We reached Bishop by 6pm, a small town with nothing really interesting to do. The swimming pool in Bishop Travelodge was pathetic, adding to the worn down ambience of the town. Main street is where all the shops and restaurants were located and where the community band played some music in the evening. That’s the flip side of America, only a couple of hours away from the cool coastal towns or the ski slopes of the Sierra, all in the great state of California

 

Elm's Motel
Elm's motel in Bishop.
Ford Pickup
An old Ford pickup truck in Bishop.

 

The next morning we took Highway 395 south and turned east on Route 190, immersing deeper and deeper into the vast openings of the Californian desert. The mercury kept rising of course. It was the hottest day of the year, not the ideal time to visit the desert. After a quick stop to buy 6 liters of bottled water, we descended into the Death Valley, with the car’s thermometer indicating 122°F. Groovy.

 

395 South
Driving south on highway 395, going to the Death Valley.
Sierra Nevada
The Sierra Nevada peaks on the right, going south on 395.

 

I stopped the car at the Stovepipe Wells to pay the park fees and fill the tank. The heat was truly unbearable, nothing I had ever experienced before. The blowing wind made things even worse. One minute was the maximum time I could stay out in the heat without feeling really uncomfortable. We got some snacks and sandwiches for lunch and headed north to the Ubehebe crater, an area in the Valley that is as close as it can get to the moon. Now, this is the first time I ever got scared on a trip. With 50°C on the thermometer, no mobile phone signal and my two kids in the car, my mind started going through the options of what I’d do if the car broke down. Fortunately, it did not and the kids were excited by the fact that they experienced such heat.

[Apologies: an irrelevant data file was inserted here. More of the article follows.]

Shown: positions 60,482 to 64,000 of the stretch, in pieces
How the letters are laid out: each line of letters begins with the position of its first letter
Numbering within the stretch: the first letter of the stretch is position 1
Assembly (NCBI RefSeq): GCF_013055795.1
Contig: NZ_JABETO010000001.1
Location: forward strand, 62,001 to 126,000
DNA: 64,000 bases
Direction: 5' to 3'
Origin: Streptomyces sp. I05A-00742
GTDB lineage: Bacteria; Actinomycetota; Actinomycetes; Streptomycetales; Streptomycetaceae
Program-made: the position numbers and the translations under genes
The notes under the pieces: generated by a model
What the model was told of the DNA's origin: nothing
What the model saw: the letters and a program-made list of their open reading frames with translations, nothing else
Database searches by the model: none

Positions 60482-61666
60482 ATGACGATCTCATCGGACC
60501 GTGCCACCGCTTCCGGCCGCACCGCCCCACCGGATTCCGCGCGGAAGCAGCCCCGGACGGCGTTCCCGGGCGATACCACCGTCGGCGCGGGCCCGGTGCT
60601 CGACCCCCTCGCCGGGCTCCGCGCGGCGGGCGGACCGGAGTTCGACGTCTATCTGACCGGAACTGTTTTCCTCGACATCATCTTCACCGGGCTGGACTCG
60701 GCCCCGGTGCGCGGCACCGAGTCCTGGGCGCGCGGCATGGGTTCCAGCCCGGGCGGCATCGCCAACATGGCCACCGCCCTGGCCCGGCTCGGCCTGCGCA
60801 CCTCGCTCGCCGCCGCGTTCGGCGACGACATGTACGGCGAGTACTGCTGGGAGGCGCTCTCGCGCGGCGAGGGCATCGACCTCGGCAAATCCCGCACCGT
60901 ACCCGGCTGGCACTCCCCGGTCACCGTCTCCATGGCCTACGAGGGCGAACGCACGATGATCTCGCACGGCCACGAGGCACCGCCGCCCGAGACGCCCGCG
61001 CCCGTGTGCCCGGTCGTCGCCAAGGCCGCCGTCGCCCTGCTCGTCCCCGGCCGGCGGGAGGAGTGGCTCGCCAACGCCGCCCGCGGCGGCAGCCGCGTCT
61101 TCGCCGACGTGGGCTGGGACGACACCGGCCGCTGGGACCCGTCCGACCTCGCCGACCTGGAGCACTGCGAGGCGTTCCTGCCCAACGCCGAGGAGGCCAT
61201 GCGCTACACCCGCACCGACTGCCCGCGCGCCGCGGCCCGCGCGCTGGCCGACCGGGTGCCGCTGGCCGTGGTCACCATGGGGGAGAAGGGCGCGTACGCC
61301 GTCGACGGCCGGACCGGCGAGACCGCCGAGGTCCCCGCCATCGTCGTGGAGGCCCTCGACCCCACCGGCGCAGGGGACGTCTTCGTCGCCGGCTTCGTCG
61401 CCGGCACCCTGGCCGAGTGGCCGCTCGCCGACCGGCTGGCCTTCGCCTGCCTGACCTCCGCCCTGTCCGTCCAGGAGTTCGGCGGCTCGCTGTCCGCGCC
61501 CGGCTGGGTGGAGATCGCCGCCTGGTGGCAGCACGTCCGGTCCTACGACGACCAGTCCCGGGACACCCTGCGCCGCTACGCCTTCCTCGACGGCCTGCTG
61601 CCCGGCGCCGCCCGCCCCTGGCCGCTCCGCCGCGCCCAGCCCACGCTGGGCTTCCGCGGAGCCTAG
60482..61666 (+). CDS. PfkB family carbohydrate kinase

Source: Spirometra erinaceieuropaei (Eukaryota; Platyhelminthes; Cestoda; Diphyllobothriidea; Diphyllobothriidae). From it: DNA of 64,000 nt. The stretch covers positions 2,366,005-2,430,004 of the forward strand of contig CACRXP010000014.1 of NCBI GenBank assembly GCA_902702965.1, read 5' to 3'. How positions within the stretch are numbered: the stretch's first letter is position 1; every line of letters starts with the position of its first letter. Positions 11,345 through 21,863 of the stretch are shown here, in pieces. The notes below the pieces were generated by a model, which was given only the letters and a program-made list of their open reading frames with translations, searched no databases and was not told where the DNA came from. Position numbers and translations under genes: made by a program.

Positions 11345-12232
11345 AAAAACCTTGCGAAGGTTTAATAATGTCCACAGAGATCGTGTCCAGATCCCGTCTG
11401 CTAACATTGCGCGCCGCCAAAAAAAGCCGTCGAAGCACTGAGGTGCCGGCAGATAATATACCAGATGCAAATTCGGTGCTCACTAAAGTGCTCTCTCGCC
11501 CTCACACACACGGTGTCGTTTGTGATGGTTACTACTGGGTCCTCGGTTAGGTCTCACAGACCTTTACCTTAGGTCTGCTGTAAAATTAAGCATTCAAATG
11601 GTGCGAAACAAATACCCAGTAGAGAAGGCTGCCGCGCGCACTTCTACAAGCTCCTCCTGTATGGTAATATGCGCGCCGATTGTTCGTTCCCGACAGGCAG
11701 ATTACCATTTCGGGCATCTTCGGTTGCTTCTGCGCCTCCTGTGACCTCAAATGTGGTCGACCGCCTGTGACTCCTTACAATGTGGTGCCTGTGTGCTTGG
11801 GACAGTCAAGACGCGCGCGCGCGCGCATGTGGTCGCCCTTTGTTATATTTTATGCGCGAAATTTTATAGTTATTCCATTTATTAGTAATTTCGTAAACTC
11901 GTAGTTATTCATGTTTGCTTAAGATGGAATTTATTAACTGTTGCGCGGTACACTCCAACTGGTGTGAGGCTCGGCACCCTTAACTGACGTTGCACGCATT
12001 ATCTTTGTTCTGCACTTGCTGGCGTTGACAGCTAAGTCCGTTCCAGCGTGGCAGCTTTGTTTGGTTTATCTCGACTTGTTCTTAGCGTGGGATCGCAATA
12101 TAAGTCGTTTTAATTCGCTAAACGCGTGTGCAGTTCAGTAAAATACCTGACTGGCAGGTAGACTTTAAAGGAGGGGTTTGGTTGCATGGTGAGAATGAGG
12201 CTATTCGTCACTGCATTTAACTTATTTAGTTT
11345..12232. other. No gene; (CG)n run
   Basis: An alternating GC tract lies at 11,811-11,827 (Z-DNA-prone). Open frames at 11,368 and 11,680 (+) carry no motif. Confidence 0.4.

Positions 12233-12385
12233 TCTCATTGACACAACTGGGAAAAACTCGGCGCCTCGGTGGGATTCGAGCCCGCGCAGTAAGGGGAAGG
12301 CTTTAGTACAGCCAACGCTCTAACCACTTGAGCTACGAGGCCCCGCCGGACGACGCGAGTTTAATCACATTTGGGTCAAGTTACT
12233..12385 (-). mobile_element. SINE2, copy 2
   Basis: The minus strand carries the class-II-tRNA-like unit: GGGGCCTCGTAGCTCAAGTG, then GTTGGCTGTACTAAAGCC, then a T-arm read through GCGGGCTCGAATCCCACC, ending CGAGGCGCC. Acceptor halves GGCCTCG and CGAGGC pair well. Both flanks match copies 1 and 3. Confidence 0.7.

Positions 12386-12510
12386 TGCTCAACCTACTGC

East 190
Highway 190, in the heart of the Death Valley.
Death Valley
Driving in the Death Valley.
Death Valley
In the heart of the Death Valley, on a really with fifty degrees Celsius and zero humidity.
Ubehebe Crater
The Ubehebe Crater in the Daeth Valley, outside temperature 50 degrees Celsius.

 

We turned south again, towards Furnace Creek, to visit the abandoned Borax mines and finally checked in at the Ranch, one of the two lodging options in this hellish place. At sunset, we paid a visit to the Mesquite Flat sand dunes, but the heat was still unbearable. I could not help thinking what the life of the Borax miners or the locals – yes, there is a local Indian tribe – would be under the summer heat, how many lives this environment has claimed.

 

Mesquite Flat
The Mequite Flat sand dunes in Death Valley.
Mesquite Flat
The Mequite Flat sand dunes in Death Valley.
Borax Plant
An abandoned Borax processing plant in Furnace Creek.
Borax
The Borax Mines in the the Death Valley
Mesquite Flat
Niktas on the sand dunes at Mequite Flat i nDeath Valley.
Borax Sunset
Retired Borax mines under the sunset light, Death Valley, California.
Borax Mines
Old Borax mines, in Death Valley.

 

On our way out of the valley we climbed to Dante’s point, to get a spectacular view of the valley. From the top you can see at the same time the lowest and highest altitude points in the continental US, Badwater at 86m below sea level and Mt. Whitney at 4’421m, part of the Sierra Nevada.

 

Dante's View
The Death Valley from Dante's View.
Dante's View
The Death Valley from Dante's View.
Dante's View
The Death Valley from Dante's View.
Dante's View
The Death Valley from Dante's View.

 

 

Next: Route 66 and Los Angeles

Yosemite Valley

Furnace Creek

Bishop